Now we’re ready to talk about how I let my presentation organize itself. Jim Benson started the Lean Coffee Seattle discussion group in a coffee shop and he spoke about how he runs the group at the Scrum Beyond Software event. Jim starts each one of these sessions by gathering from the participants all the topics they want to talk about and put the topics on stickies which gather up in the left most column of a large three column table chart. That column he labels “To Be Discussed”. They quickly vote on the topics, and they proceed from the topics with the most votes to those with the least. When they discuss a topic, Jim moves it to the middle “Discussing” column. And when they finish, he moves it to the right “Discussed” column. This helps everyone see what they have coming up, what they’re doing, and what they’ve finished.
So rather than generate a large deck of Powerpoint slides to help people get in a little nap after lunch while I droned on reading my slides – I went to an office supply store, bought some huge 4-6 inch post-its, and put all my topics on the post-its in large letters. I posted those on a large whiteboard in the conference room in a three column table, just like Jim Benson’s Lean Coffee Seattle. Everyone voted, including folks online, by letting everyone vote for three topics. We tallied up the score, which gave an easy ranking order. When I started talking about something, I moved the post-it to the middle “discussing” column, and when we finished, I moved it to the “Done” column.
I guess the presentation didn’t exactly write itself, but rather than make it all about me talking at my audience, I also generated a few questions on each of the topics so that I could engage the audience, and I also provided a Wiki page of links for each of the topics so that the audience could follow up after the talk.
The end result – we had a lot of very engaged people during the talk. I received a number of compliments afterwards. And I didn’t have to stay up until the wee hours the night before creating my slides, so I was a lot more relaxed and a lot less tired and burned out after the presentation.
Wendy Keilin came to Missoula from New Jersey for Missoula BarCamp 2010. She gave a warm up talk for which you can find the video. She also convened this very excellent session on how to do make a prosperous living doing what you love.
You can find the full audio for the session in this hour long podcast.
Or you can read the session notes, which are part of the Missoula BarCamp 2010 website. Although many of the comments came from the audience, and the notes don’t give full attribution to all the attendees, Wendy Keilin has been investigating this question professionally for 10 years, and she has been living it for longer than that. Her stories and experience and thoughts around this are a really great start for doing what you love, whether it’s in the fine arts, in music, or in geekdom. One of the best comments I remember from the audience stated that the days of the lifetime job and being cared for by “the company” are over. Not just the music industry is broken – and we all need to build our own client lists and multiple streams of income.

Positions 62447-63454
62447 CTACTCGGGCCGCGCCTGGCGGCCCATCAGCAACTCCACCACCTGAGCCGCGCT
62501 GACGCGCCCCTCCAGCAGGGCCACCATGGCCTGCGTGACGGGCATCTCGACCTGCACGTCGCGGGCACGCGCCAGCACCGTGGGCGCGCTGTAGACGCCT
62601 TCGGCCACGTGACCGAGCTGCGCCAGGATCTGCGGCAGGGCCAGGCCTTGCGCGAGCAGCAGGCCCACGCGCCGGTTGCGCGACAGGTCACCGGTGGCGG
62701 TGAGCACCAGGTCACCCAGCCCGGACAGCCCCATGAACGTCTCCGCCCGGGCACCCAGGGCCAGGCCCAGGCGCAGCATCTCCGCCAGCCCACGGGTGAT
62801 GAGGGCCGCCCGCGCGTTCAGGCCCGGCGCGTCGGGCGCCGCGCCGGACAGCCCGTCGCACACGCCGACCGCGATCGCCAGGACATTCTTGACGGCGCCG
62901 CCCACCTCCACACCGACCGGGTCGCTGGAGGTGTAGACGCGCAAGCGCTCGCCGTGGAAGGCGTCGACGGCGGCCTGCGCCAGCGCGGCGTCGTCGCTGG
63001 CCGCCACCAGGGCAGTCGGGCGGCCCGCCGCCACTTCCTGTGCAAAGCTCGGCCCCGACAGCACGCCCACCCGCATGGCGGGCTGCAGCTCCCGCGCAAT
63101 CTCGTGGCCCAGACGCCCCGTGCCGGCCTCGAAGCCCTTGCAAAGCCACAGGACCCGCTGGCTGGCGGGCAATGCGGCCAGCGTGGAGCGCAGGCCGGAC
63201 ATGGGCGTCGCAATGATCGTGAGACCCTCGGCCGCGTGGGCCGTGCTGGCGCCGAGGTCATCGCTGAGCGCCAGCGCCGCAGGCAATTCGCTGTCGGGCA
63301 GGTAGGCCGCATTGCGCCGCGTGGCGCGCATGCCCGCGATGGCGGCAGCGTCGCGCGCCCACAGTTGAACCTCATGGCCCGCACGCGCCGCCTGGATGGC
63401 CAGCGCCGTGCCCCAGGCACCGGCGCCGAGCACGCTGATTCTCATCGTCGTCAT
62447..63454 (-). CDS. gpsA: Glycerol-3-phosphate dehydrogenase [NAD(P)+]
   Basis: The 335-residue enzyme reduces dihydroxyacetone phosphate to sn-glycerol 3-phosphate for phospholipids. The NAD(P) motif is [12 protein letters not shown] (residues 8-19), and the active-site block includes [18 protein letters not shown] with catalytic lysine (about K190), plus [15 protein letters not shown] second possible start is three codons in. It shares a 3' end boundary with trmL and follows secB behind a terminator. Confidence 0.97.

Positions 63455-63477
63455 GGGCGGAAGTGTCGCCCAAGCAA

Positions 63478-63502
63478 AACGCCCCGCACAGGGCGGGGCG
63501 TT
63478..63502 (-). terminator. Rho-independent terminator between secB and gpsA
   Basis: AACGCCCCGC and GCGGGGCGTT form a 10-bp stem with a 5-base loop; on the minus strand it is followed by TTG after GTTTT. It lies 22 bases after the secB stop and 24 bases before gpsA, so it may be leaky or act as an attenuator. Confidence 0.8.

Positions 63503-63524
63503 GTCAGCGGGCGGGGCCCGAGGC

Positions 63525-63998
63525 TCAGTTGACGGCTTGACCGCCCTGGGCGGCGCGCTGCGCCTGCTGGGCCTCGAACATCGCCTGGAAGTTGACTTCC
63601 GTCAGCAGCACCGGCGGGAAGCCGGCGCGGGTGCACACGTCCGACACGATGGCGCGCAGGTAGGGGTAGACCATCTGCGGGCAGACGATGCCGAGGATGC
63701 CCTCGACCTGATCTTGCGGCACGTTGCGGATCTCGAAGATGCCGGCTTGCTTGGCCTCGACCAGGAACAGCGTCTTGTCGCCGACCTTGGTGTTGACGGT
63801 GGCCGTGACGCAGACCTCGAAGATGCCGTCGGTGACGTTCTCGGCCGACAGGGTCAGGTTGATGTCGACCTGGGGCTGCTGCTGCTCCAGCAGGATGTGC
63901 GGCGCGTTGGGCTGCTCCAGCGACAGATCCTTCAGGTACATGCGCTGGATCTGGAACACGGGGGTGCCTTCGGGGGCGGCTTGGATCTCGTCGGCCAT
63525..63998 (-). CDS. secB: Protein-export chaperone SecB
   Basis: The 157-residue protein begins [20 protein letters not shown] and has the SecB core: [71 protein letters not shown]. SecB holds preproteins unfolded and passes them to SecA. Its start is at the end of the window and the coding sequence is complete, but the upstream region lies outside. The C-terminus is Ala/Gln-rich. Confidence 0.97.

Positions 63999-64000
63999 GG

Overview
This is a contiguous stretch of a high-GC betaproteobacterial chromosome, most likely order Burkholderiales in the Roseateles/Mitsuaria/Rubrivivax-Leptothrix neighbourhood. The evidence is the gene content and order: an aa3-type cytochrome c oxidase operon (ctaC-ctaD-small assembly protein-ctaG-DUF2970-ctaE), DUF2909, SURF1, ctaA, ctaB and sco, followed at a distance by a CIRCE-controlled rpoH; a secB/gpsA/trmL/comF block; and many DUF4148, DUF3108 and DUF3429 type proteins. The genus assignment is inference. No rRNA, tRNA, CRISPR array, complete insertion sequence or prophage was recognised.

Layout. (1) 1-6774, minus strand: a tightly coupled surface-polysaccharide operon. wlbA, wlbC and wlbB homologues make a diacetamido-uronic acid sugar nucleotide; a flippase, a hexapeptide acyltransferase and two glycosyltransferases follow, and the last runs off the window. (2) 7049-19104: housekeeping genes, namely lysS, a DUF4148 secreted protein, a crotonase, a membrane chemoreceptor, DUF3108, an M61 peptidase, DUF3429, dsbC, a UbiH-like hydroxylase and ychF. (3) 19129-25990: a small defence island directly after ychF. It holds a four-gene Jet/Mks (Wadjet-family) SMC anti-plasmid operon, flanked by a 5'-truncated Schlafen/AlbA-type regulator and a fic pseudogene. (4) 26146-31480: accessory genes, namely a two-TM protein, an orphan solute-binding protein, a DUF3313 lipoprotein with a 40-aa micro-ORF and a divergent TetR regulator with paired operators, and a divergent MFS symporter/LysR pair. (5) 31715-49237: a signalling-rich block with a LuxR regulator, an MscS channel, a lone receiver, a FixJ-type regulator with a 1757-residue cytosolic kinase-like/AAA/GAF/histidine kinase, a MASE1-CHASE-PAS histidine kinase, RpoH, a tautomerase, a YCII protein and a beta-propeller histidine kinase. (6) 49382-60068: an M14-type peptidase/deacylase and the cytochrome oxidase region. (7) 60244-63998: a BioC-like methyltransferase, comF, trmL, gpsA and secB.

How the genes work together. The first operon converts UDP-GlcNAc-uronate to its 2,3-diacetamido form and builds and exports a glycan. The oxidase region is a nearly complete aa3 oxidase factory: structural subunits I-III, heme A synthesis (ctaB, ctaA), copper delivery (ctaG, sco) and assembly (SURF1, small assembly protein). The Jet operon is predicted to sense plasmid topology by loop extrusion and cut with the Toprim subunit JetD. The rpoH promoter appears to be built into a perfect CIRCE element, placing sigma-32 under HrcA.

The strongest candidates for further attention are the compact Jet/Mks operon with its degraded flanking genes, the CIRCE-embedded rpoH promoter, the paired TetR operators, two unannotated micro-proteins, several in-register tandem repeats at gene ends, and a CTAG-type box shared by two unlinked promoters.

This post is really a podcast. I’ll be writing later about the Missoula BarCamp and the World Open Space on Open Space in Berlin, both held May 2010. But this post is a podcast of a recording extracted from my Android phone of the last 30 minutes of a session convened by Jon Harvey and attended by about 18 others, including myself.
The picture is of me in Berlin wearing my Missoula BarCamp t-shirt in the Berlin Jewish Museum which a sizable group of the World Open Space on Open Space attendees visited after the conference. The photo was taken in the Garden of Exile by another attendee, Hempal Shrestha.
There is a military saying, amateurs discuss tactics but professional soldiers study logistics. Many argue that it was the fragile supply lines that made it easy to starve off both Napoleon and Hitler’s attempt to subdue Russia, and the well tended American supply lines that assured allied victory in WWII. How well supplied are your goals? Have you set up a good plan so they don’t get starved for your attention and resources?
If you’ve not seen this famous graphic, famous in the field of graphical visualizations, it is a drawing by Charles Minard of Napoleon’s troop count, 422,000 at the start and only 10,000 at the return. The thick pink branch is the march in, the thin black twig the march out.
For the general population I am sure the statistics for the survival of New Year’s resolutions look even worse that the survival ratio for Napoleon’s troops who struck out boldly into the Russian winter. As we exit winter in the northern hemisphere, perhaps it might be good to think of the supply lines and logistics for the survival of those troops you might have set out, or that you might be about to mobilize. Have you set your goals for the year with enough attention and resources for their success?
The book Your Best Year Yet had been recommended to me near the beginning of 2009 by the most excellent Crystal Woods and Karen Leslie, ladies from my mostly Oz based MasterMind team. I finally read it late last year in time to work on this during the Near Year holiday break, and I took a few hours do the workshop described in the book. The result, I have my own “Best Year Yet Plan 2010”. I looked at all the things I wanted to do, looked at all the roles I play, and then culled the most important top 10 of my goals and sifted them into a theme for the year and three short guidelines with a simple plan to be reviewed monthly.